Regulations for planners

Regulation of planners may be in the works

March 24, 2017

As a regular reader of this column, you will recall that there is no regulation of financial planning in Canada, except in Quebec.

That means that anyone can use the terms “financial planner” or “financial planning”, just as anyone can use the term “financial advisor” and a variety of other similar terms. This is not the fault of real financial planners.

On the contrary, the two professional bodies that are committed to enforcing financial planning standards and practices have been trying literally for 30 years to convince the securities commissions across the country to allow them to restrict the use of “financial planning” to practitioners with the proper education, qualifications and designations, along with written commitments to ethics. Approved planners would also agree to subject themselves to the enforcement of professional standards.

Sounds sensible, does it not?

Good news is that there was some encouragement from Ontario this week that the regulatory bodies might finally start to move in that direction.

The “Expert Committee to Consider Financial Advisory and Financial Planning Policy Alternatives” submitted its final report March 16, 2017.

The report calls for titles that would be “absolutely clear” about the services and products being provided to the consumer by those whose title includes the word “advisor”. There seems to be a clear recognition that special rules are required for those who purport to provide advice, versus those who only provide products or services.

There would be significant restrictions on those who may hold themselves out as financial planners, including naming a credentialing entity or entities, to require and force the standards outlined in the third paragraph above.

Hallelujah. The obvious entities would be the two that actually understand financial planning as a separate professional activity from product sales - the Financial Planning Standards Council (FPSC) and the Institute of Advanced Financial Planners (IAFP). The designations they grant are CFPR (Certified Financial PlannerR) and R.F.P.R (Registered Financial PlannerR) respectively.

Those organizations have long advocated for regulatory standards for people who hold themselves out as financial planners. They have always required a duty of care to clients and the requirement in their codes of ethics that the client’s interests are always put first.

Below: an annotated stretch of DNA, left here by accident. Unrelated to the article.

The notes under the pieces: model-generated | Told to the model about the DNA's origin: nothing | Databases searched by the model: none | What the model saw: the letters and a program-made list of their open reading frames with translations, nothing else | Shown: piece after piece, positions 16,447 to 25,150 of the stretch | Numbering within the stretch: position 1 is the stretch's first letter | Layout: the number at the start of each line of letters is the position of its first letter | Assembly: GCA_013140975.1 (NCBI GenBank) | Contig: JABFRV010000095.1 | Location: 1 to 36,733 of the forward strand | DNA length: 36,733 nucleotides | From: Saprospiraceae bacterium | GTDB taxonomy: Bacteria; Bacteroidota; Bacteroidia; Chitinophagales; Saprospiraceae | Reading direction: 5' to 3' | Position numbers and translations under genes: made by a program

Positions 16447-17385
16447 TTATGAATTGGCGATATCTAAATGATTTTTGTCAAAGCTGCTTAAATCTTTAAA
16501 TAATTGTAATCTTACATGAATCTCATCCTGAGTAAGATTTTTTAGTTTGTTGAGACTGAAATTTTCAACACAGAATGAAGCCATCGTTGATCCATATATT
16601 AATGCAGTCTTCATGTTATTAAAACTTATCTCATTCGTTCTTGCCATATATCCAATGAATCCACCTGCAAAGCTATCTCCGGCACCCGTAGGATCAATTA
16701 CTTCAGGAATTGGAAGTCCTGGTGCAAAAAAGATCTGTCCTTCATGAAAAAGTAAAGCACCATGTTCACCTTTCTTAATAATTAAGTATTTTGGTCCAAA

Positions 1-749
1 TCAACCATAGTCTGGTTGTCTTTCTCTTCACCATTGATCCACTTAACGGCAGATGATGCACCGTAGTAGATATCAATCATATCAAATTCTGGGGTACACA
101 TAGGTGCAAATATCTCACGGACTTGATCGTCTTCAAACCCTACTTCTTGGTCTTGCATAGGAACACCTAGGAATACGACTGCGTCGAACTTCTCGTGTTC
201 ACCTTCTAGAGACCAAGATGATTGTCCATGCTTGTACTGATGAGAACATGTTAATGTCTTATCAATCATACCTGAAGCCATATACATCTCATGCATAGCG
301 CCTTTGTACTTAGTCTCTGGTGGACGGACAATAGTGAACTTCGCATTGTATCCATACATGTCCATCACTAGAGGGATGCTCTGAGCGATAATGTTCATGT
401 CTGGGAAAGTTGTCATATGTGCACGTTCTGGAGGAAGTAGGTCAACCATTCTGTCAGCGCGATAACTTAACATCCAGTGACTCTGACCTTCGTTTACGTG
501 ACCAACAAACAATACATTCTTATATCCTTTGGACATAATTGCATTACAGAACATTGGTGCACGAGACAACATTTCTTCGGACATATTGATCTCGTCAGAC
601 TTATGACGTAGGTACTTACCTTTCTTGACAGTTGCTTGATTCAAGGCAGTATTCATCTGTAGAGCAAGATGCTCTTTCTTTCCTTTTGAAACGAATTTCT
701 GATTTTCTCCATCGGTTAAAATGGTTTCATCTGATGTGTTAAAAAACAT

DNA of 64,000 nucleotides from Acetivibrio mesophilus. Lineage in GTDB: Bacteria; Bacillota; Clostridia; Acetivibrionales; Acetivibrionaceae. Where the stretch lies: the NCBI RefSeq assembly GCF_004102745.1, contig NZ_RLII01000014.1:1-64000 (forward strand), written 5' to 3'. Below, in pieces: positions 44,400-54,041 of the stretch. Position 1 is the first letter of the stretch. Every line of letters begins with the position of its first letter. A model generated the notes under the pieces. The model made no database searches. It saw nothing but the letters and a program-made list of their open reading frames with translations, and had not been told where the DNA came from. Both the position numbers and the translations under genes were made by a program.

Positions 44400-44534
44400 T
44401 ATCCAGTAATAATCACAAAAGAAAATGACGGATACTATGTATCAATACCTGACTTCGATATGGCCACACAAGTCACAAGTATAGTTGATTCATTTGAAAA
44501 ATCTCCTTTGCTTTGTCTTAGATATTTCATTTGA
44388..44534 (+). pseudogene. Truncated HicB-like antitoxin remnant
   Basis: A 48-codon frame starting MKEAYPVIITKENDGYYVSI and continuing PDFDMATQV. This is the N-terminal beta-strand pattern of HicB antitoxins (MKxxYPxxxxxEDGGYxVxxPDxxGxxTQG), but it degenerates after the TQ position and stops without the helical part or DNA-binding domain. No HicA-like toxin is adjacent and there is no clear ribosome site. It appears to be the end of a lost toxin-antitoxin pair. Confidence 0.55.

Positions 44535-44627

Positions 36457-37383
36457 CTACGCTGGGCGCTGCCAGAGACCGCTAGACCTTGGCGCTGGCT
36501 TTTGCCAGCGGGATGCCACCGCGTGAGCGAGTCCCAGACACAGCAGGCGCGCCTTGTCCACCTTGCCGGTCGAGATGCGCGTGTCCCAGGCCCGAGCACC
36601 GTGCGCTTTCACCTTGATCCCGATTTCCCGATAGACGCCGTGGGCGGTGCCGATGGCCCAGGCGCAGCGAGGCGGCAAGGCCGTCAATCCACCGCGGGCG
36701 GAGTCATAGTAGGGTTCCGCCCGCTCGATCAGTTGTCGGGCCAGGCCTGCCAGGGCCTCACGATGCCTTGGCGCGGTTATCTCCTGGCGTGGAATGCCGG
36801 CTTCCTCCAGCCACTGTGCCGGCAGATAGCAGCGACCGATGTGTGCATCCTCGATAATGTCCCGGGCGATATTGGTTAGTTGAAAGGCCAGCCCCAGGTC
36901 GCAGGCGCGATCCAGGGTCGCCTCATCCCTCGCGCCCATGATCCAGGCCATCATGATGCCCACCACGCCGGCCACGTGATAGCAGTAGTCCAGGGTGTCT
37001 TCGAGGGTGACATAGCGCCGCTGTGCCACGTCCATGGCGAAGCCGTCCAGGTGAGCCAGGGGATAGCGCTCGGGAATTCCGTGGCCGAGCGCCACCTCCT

This puts them out in front of another recommendation of the Expert Committee, that advice givers be required by statute to keep the client’s best interests ahead of their own.

It seems to me that only organizations with such a commitment, and no vested interest in product sales, profits or conflicted mandates, can be the organization that grants credentials to financial planners.

The Expert Committee described its recommendations as a “tripartite approach.” The main pillars including a new harmonized regulatory framework, the duty to act in the best interests of clients, and the simplified titles and credentials for advisors, based on strengthened proficiency requirements.

The report recommends the creation of the Financial Service Regulatory Authority to assist the Ontario Securities Commission in the regulation of advice-giving financial professionals. Those two bodies would be given new powers to regulate financial planning, the provision of financial advice and those individuals who sell financial products. (We expect that the ultimate regime would be duplicated in other provinces.)

Advice givers who also sell regulated financial products and insurance would continue to be supervised by their current regulators, but with new powers. Importantly, the report encourages the regulators to formally recognize organizations that have the sole authority to grant credentials to financial planners.

Carrying out that recommendation would make me a happy man.

                                                                      * * *

Dollars and Sense is meant as an introduction to this topic and should not in any way be construed as a replacement for personalized professional advice.Please consult legal, tax, insurance and investment experts for advice on your unique situation.

                                                                      * * *

David Christianson, BA, CFP, R.F.P., TEP, CIM is a Certified Financial Planner and senior advisor with Christianson Wealth Advisors, a Vice President with National Bank Financial Wealth Management, and author of the book Managing the Bull, A No-Nonsense Guide to Personal Finance.